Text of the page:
Derrick did purposefully what author Donald Miller did by accident. Miller did not adopt his mentor, John MacMurray. It was the other way around. MacMurray and his wife invited Miller to live in the apartment over their garage. Although he was not looking for an example of godly manhood, Miller got a front-row seat. Reflecting back on the experience, Miller wrote, “For the first time in my life, I saw what a father does, what a father teaches a kid, what a husband does around the house, the way a man interacts with the world around him, the way a man—just as does a woman—holds a family together.”2
Just because we have grown up in homes the world refers to as broken does not mean that we have to remain broken for the rest of our lives. Yes, there have been a lot of broken, shattered things in our lives, and sometimes sharp fragments are still lying around, waiting to prick us in unsuspecting moments. But we do not have to live in a constant and lifelong state of disarray and destruction.
An atomic bomb was dropped on our family, but with time, new green shoots of life can spring up from the charred wreckage.
The Blight of the Locusts
The first chapter of the book written by the Old Testament prophet Joel tells a tale of utter desolation.
“What the locust swarm has left / the great locusts have eaten; / what the great locusts have left / the young locusts have eaten; / what the young locusts have left / other locusts have eaten” (Joel 1:4).
This was no ordinary event. There were locusts on top of locusts on top of locusts. This plague of insects made the Egyptian plague of Moses’ day look like one solitary bug. On the Banks of Plum Creek by Laura Ingalls Wilder tells the true story of swarms of locusts that obliterated the sun and destroyed two years of wheat in nineteenth-century Minnesota. Over a period of five years, locusts destroyed more than thirteen million bushels of wheat and eleven million bushels of corn and oats.3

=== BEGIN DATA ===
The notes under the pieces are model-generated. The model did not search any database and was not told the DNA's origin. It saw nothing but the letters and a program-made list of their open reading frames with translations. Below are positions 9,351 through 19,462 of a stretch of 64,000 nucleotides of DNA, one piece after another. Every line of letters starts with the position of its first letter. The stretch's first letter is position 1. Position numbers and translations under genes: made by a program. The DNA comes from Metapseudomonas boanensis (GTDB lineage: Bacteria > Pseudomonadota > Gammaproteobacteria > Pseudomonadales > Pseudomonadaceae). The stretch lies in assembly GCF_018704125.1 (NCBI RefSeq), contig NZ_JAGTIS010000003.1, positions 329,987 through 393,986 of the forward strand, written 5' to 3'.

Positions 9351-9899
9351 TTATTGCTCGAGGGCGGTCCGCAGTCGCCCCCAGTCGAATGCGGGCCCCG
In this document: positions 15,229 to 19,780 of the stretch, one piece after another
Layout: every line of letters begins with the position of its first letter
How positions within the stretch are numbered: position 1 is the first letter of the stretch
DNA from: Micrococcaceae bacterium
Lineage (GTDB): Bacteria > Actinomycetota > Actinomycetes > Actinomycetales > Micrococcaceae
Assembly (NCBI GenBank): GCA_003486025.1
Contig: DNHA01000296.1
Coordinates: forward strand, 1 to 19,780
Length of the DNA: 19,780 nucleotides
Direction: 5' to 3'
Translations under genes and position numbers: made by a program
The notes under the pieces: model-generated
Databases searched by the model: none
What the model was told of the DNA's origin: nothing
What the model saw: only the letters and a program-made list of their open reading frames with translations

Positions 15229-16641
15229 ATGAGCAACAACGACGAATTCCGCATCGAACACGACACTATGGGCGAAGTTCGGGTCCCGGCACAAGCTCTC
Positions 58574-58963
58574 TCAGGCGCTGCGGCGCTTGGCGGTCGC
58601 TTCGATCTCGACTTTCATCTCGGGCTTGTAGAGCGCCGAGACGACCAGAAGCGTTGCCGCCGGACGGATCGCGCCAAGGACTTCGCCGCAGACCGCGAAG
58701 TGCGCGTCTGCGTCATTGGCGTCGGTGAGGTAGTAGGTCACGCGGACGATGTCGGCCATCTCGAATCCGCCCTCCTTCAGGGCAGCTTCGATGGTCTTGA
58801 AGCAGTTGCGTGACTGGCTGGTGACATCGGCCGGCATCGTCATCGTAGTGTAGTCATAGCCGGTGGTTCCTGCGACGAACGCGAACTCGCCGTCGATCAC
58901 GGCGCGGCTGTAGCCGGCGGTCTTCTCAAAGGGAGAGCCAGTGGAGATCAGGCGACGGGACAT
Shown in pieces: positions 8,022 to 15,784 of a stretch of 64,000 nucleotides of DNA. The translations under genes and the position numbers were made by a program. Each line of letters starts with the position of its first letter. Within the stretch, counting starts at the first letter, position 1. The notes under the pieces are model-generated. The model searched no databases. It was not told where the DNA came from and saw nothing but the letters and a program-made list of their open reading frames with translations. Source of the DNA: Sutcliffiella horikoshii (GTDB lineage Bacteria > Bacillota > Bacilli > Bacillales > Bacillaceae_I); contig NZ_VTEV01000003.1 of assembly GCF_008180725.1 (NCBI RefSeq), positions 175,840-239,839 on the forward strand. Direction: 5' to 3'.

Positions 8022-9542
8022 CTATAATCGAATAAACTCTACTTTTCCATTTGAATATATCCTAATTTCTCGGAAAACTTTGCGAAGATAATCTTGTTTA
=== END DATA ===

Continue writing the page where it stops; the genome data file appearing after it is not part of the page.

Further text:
Wilder wrote of her own experience: “Huge brown grasshoppers were hitting the ground all around her, hitting her head and her face and her arms. They came thudding down like hail. The cloud was hailing grasshoppers. The cloud was grasshoppers. Their bodies hid the sun and made darkness. Their thin, large wings gleamed and glittered. The rasping whirring of their wings filled the whole air and they hit the ground and the house with the noise of a hailstorm.” 4
Before it was over, Wilder wrote, the wheat and oats—their cash crops—were destroyed that year, their vegetable garden was gone and there was no grass for the milk cows to eat.
Westminster Theological Seminary professor Raymond Dillard writes of the passage in Joel that even today a large swarm of locusts can devastate a region. Once the crops are destroyed, food becomes scarce, lowering the immune systems of the starving people and making them more vulnerable to disease.
The scarcity of food prevents the affected area from trading its surpluses, driving up prices and weakening the economy. Once the locusts die, their rotting carcasses breed typhus and other communicable diseases. Dillard goes on to say that swarms “have even been observed twelve hundred miles at sea. The swarms can reach great sizes: a swarm across the Red Sea in 1889 was estimated to cover two thousand square miles. A swarm is estimated to contain up to 120 million insects per mile.”5 Imagine a swarm of locusts roughly the size of Delaware’s land mass! With so many ravenous insects, not a single piece of vegetation would be left. In fact, as Hampton Keathley points out, the locusts Joel talks about would have destroyed even the grain that the Israelites used in their grain offerings to the Lord, meaning “their sacrifices had to stop and their relationship with God was severed.”6 In other words, this proclamation by the prophet Joel tells us everything that mattered had been destroyed.
The loss of our families can make us feel this way—forsaken and utterly destroyed. We can feel like that wheat field next to the Little House on the Prairie, stripped bare and good for nothing. The family we knew is gone, blown apart, obliterated. Maybe more than just our family was gone. For many of us, divorce meant leaving the house we grew up in, leaving our neighborhood, our friends, our school. For some of us, divorce even meant losing our church, either because we felt ashamed that our family did not fit the image we thought everyone expected of us or because we felt and even heard condemnation from those who should have been most concerned for our souls. To use Joel’s metaphor, locusts ate our family, but then other locusts came and ate our friendships and childhood home, and still more locusts ate our church.
But there is more to the book of Joel. We need to keep reading. Joel did not write just one chapter. There was destruction and famine and hopelessness for a time, but God did not leave his people in such a state.